Tunisians divided over new constitution
Tunisians have been divided over the content of a controversial draft of their proposed new constitution, for which a referendum is to be held.
What’s in the draft?
The draft, which was released last week, would limit the powers of the Prime Minister and the parliament while increasing those of the President. It would also establish a bicameral legislative system for the first time. Many groups, notably the influential UGTT central trade union, have criticized the lack of a public discussion in the process of creating the new constitution, which they have termed “the Constitution of Kais Saied.”
When is the referendum?
The referendum is set to take place on July 25, exactly one year after President Kais Saied seized power and suspended the legislature, an action he said was necessary to “rescue the country” from political and economic crises. Dismissing his claim, the opposition strongly objected, alleging that he was moving closer to totalitarianism.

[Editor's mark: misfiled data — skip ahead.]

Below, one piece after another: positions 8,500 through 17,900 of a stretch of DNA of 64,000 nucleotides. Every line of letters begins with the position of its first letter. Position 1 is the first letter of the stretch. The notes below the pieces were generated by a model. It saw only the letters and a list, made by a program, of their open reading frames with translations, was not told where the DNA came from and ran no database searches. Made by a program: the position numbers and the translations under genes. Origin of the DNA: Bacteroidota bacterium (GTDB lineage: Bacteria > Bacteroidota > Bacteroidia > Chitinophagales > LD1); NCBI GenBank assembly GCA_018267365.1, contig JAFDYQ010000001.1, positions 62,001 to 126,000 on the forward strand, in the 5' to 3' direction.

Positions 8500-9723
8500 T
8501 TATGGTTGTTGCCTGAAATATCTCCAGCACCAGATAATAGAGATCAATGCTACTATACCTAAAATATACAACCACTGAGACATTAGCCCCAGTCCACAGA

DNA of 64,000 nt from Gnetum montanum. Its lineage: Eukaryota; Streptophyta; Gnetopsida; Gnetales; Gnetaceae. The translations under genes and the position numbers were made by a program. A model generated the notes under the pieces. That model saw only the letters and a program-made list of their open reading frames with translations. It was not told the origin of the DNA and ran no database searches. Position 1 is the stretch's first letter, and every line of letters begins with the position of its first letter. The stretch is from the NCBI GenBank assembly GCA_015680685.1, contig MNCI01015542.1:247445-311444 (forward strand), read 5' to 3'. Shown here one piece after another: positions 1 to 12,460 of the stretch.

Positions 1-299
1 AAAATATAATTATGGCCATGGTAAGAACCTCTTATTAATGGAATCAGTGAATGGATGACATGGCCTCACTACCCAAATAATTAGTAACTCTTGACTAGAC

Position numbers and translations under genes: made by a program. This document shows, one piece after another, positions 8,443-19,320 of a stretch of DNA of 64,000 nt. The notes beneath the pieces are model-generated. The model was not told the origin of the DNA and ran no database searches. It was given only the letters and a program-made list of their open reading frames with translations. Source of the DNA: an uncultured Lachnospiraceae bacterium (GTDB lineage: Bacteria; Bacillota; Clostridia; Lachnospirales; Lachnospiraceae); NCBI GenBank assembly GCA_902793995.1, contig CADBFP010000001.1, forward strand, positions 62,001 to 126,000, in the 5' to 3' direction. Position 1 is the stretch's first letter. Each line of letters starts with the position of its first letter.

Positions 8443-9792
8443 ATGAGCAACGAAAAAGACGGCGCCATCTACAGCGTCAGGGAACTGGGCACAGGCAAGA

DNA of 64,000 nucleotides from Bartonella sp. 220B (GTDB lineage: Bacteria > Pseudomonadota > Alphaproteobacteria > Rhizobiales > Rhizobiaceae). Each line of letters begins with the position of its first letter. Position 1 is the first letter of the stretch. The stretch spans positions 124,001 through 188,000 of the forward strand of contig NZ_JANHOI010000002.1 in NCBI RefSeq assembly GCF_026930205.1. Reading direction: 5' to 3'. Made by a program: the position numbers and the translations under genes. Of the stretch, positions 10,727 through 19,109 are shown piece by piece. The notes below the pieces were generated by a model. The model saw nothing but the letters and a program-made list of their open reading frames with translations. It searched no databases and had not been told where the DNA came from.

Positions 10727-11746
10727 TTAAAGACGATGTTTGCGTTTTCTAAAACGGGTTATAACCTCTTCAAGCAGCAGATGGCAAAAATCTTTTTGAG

The proposed new constitution and other actions of the president have left Tunisians divided. A 45-year-old Tunis resident, Abdelawi, while expressing support for Saied, said; “I support this constitution or the coup as they (opponents) call it”. On the other side of the fence, Saied’s opponents have been very critical of the entire process. “I will not participate in the referendum, simply because it does not represent me. It is the constitution of one individual, of Kaies Said,” said Mohsen Saad, a teacher.
The new constitution, if passed, would be a shift from the current one, which was widely accepted when it was passed in 2014. While it limits the President to two five-year terms, the new constitution would leave the Prime Minister and Ministers at the mercy of the President, who would be empowered to appoint and dismiss them.